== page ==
How many potholes have you hit this winter? Cold patch is typically the fast fix but many in the field know Mother Nature is not its friend.
"Freeze, thaw if there's already water in the hole and it freezes it just blows that right out when it freezes then the snow plow comes along and it's gone," says Scott Hune, owner of Shopping Center Maintenance Company.
He came to the Huntington Convention Center in Cleveland for the National Pavement Expo looking for the latest high tech pothole fix.
There were plenty of options claiming to be better than the standard, but two stood out because all they needed to work is water.
Aquaphalt and Aqua Patch are the only two water activated products sold in the U.S. Aqua Patch has been used in Japan for years and about three years ago started marketing here. It's rep says it's used on the race track at Daytona.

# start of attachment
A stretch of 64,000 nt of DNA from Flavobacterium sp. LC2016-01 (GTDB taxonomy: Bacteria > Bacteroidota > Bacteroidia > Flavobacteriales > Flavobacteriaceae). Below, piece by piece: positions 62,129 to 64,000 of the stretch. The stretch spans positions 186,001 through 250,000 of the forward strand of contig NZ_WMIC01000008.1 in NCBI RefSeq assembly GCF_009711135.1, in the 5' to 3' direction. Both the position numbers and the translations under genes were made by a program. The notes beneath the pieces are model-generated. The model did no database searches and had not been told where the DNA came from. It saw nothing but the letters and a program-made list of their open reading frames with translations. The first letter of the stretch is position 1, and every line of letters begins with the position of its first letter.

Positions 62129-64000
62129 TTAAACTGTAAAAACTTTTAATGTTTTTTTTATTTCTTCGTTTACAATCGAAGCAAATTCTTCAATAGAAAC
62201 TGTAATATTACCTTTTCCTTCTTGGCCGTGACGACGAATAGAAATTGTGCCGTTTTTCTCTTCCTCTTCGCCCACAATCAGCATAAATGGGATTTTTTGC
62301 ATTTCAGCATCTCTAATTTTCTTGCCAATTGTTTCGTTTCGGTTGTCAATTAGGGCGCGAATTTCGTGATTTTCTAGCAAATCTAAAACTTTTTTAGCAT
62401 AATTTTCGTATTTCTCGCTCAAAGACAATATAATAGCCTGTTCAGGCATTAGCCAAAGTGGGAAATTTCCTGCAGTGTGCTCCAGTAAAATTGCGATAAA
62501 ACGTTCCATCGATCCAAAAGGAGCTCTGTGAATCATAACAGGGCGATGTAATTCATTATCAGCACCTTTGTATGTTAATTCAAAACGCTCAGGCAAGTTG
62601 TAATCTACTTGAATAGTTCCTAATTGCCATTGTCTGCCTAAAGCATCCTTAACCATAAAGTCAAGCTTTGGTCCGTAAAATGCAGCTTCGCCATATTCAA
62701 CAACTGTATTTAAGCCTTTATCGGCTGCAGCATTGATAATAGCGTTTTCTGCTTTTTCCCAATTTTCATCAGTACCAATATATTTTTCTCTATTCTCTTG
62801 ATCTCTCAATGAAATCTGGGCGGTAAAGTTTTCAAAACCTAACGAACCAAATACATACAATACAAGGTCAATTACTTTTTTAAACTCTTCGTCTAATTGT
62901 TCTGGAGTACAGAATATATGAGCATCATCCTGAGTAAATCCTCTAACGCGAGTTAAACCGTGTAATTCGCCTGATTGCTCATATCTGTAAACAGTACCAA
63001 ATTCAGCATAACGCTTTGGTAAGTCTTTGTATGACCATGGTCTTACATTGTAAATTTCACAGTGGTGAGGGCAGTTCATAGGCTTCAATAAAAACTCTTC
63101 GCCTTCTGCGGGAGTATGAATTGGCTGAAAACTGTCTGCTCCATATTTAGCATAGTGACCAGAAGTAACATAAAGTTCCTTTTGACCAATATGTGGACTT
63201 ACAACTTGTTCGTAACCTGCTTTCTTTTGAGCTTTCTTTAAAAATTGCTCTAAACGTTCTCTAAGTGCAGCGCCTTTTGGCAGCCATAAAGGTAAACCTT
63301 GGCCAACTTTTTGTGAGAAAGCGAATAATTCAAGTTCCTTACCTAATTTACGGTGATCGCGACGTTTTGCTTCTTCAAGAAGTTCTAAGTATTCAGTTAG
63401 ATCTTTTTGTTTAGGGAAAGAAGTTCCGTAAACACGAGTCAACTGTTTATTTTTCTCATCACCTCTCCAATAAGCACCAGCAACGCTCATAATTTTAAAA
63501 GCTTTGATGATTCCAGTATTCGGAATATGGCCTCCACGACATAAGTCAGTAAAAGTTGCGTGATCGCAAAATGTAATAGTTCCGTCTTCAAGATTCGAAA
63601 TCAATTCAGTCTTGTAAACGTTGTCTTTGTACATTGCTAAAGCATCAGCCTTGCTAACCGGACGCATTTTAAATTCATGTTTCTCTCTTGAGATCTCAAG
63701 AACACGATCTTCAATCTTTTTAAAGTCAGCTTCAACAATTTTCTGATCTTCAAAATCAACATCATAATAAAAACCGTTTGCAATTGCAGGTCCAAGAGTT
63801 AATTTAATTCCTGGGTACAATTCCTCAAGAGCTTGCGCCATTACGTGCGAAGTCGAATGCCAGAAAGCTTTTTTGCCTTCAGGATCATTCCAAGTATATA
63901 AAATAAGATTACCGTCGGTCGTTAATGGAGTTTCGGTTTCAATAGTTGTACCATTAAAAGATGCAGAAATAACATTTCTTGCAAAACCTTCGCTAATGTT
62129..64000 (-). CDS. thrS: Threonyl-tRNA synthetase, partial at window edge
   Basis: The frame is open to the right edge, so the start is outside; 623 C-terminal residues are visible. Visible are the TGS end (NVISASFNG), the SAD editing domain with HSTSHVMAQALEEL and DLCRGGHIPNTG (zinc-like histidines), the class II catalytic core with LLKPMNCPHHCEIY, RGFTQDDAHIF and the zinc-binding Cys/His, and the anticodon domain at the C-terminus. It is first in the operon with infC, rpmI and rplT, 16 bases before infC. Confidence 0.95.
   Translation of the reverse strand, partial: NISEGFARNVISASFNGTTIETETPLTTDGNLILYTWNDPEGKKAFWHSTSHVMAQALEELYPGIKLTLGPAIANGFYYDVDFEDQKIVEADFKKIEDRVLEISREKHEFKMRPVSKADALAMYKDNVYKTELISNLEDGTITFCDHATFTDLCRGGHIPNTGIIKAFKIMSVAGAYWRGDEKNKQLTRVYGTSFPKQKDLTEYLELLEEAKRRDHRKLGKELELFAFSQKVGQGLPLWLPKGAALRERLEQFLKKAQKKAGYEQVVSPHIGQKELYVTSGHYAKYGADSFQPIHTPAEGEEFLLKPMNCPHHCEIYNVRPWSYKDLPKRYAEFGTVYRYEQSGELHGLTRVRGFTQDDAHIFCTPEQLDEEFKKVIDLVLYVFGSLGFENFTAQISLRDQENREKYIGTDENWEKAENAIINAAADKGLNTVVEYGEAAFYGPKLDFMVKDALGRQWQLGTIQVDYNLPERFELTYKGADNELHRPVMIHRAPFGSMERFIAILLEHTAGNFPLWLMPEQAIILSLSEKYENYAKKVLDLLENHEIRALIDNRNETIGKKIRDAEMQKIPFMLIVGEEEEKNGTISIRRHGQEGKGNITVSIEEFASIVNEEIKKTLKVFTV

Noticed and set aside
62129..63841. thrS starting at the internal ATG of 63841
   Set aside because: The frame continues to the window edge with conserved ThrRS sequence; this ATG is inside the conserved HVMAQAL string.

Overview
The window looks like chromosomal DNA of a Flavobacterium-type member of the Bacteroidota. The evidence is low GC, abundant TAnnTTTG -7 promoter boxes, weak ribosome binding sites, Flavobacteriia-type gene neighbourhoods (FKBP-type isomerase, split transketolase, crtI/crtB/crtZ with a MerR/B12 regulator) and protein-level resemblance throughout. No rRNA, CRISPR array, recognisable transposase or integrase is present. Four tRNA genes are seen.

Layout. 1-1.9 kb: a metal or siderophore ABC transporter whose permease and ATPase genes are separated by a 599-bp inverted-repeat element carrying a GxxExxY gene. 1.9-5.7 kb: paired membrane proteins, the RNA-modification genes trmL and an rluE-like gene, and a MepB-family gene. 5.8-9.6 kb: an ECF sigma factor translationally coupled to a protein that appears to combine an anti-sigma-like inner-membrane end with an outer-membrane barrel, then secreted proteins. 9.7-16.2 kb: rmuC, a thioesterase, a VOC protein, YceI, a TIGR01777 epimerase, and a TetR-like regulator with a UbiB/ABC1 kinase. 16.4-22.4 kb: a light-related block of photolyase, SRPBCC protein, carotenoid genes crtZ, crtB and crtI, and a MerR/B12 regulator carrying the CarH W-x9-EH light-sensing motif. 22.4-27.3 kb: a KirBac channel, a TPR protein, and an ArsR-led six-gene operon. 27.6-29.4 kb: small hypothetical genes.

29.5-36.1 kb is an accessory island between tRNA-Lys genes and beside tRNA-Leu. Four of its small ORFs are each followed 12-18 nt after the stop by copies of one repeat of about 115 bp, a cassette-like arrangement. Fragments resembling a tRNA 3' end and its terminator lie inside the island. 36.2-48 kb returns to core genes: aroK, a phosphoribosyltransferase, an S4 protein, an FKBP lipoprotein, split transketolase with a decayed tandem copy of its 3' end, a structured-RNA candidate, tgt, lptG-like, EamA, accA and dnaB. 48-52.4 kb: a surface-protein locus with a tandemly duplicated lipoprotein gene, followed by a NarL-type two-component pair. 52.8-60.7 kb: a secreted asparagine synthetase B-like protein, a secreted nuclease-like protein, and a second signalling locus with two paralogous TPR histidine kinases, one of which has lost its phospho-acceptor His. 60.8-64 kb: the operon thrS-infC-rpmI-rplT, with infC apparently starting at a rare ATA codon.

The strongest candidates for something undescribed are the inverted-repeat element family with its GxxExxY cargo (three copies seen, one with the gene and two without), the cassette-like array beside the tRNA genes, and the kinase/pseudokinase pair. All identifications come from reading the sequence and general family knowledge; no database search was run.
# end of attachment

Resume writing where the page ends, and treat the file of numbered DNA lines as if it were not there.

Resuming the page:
Cost wise, both are double the price of the standard cold patch but the difference is they claim to be permanent.
"It binds to the other asphalt and concrete and it cures so it won't pop out and it can take 2800 pounds three hours later and traffic can open up immediately," says Aqua Patch rep Marion Watson.
Both products are guaranteed to last three years and since they're not petroleum based, they claim to be environmentally friendly. Watson demonstrated by adding water to the mix in a plastic cup and tamping it down with his fingers. Nothing stuck or stained his skin.
Watson says he'll be making a presentation of his product to the City of Cleveland Friday.
The drawback, both have a shelf life. Six months for Aqua Patch and a year for Aquaphalt. If moisture gets in the bag or bucket the stuff will harden and be useless.
So what did Hune think?
"I'm leaning toward the Aqua because it might be a more permanent fix but the other (improved cold patch) might be more cost effective," he said.